As it was not possible to investigate the behaviour of naïve CD4+ T cells in healthy living anaesthetized mice due to the low frequency of lymphocytes after IV transfer [21], we circumvented the blood brain barrier and applied naive CD4 T cells on the brain stem of healthy living anaesthetized mice. The cells remained stucked on the surface or were flushed away with the perfusion (Additional File 2). We further co-incubated naïve T cells with brain tissue cultured in artificial cerebrospinal fluid (ACSF). These CNS slices have been shown to retain a middle layer which consists of intact in vivo-like CNS in murine brain cultures [22]. Naïve CD4+ T cells were labeled with the Celltracker Orange 5-(and-6)-(4-chloromethyl(benzoyl)amino) tetramethylrhodamine (CMTMR) if they were not transgenic for tdRFP or EGFP, and consecutively co-incubated with a living brain slice in which the vasculature had been highlighted by previous IV injection of FITC- or rhodamine-dextran. Independent of the need to transmigrate through the blood brain barrier, these cells showed a nearly stationary behaviour. The cell tracks were short and the cells seemed more or less trapped in their position on the slice surface after application on the non-inflamed CNS tissue (Figure 2A). This was quantified by a significantly lower mean track velocity with 0.056 ± 0.03 μm/sec (± SD; N = 86) as compared to activated CD4+ T cells (**p < 0.01). Furthermore the significantly reduced displacement rate of 0.019 ± 0.015 μm/sec (± SD) shows that they move on their place and do not invade the parenchyma (***p < 0.01) (Figure 2B).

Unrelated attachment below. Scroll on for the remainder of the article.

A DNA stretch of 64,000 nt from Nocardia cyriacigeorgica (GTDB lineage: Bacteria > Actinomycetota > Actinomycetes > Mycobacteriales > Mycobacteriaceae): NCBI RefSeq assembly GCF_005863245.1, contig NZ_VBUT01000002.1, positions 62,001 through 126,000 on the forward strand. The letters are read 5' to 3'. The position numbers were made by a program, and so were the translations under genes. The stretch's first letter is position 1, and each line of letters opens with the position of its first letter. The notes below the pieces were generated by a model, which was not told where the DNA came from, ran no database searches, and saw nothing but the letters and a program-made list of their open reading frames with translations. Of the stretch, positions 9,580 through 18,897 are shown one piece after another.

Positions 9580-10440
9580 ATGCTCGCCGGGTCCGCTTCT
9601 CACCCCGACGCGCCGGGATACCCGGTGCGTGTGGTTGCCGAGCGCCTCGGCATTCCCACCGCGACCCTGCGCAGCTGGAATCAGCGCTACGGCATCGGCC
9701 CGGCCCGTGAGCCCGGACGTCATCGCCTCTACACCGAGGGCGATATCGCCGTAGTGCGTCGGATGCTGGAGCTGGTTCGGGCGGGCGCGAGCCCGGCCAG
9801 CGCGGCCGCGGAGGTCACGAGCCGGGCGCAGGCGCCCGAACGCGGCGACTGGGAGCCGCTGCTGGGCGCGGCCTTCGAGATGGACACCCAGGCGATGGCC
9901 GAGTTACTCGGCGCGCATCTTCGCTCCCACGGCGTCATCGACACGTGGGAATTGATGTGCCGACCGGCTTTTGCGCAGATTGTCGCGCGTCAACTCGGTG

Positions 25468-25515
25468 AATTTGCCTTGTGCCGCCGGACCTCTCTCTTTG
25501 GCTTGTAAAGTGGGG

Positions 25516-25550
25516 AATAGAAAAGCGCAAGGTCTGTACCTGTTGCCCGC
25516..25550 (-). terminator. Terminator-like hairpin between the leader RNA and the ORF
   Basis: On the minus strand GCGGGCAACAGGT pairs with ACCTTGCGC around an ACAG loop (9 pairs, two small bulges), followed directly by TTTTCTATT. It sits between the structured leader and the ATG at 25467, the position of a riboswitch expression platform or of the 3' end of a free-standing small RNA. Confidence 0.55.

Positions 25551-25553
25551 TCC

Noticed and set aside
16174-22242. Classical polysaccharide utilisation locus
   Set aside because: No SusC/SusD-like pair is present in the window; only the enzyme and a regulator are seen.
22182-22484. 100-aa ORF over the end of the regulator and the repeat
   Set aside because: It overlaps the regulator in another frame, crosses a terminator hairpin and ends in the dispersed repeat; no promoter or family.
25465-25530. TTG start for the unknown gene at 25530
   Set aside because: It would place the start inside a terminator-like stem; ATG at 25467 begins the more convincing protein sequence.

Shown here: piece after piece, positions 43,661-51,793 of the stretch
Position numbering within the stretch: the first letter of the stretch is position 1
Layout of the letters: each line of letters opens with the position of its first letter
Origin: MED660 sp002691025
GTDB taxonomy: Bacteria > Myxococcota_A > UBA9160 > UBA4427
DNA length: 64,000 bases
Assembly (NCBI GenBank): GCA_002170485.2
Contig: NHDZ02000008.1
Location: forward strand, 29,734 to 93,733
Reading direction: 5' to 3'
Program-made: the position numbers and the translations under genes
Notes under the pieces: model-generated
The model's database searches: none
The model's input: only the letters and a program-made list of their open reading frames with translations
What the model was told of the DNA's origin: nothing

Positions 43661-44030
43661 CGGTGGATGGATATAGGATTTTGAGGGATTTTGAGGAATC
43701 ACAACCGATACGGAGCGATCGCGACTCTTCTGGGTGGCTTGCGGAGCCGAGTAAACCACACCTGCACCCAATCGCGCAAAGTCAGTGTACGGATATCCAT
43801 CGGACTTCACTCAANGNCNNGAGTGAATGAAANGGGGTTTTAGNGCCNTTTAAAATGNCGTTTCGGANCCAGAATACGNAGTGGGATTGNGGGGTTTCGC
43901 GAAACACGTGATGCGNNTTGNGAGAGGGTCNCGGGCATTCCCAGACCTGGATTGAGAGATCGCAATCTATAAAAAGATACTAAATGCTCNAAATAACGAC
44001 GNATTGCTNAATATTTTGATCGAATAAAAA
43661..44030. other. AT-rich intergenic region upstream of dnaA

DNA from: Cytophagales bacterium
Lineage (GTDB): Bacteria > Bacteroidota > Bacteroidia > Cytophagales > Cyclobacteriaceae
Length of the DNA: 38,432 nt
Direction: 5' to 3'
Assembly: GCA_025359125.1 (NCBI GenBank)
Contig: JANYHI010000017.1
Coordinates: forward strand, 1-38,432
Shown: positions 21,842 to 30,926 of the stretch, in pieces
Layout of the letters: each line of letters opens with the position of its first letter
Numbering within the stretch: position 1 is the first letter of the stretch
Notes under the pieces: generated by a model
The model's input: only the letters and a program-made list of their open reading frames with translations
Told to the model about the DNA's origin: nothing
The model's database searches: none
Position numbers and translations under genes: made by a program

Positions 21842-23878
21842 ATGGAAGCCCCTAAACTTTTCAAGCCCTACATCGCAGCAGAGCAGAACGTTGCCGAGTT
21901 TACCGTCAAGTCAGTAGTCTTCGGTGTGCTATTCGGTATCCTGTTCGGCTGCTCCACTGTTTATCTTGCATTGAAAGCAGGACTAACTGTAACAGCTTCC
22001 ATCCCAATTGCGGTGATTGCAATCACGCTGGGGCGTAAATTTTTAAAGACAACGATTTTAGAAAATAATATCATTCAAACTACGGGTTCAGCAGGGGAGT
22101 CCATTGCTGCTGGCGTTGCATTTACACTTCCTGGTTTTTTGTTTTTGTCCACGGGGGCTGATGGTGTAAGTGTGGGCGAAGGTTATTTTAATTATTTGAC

Figure 2

Naïve CD4+ T cells hardly infiltrate non-inflamed CNS tissue. MACS isolated CMTMR stained naïve T cells were co-incubated with living hippocampal brain slices in order to visualise their migratory capacity. (A) 3D time lapse TPLSM revealed a nearly stationary behaviour of naïve T lymphocytes. Cell tracking analysis of individual T cells confirmed these qualitative observations since the corresponding trajectory vectors display almost no displacement of naïve T lymphocytes. (Scale bar: 110 μm). (B) Track velocities and displacement rates for naïve T cells are compared with different activated T cell subsets (OT-2 Th2, OT-2/2d2 IL-10 reg T, C57BL6 Th1, C57BL6 Foxp3 Treg) using cell tracking analysis for individual cells of 2-6 independent experiments (± SD). **p < 0.01, ***p < 0.001, Kruskal Wallis Test.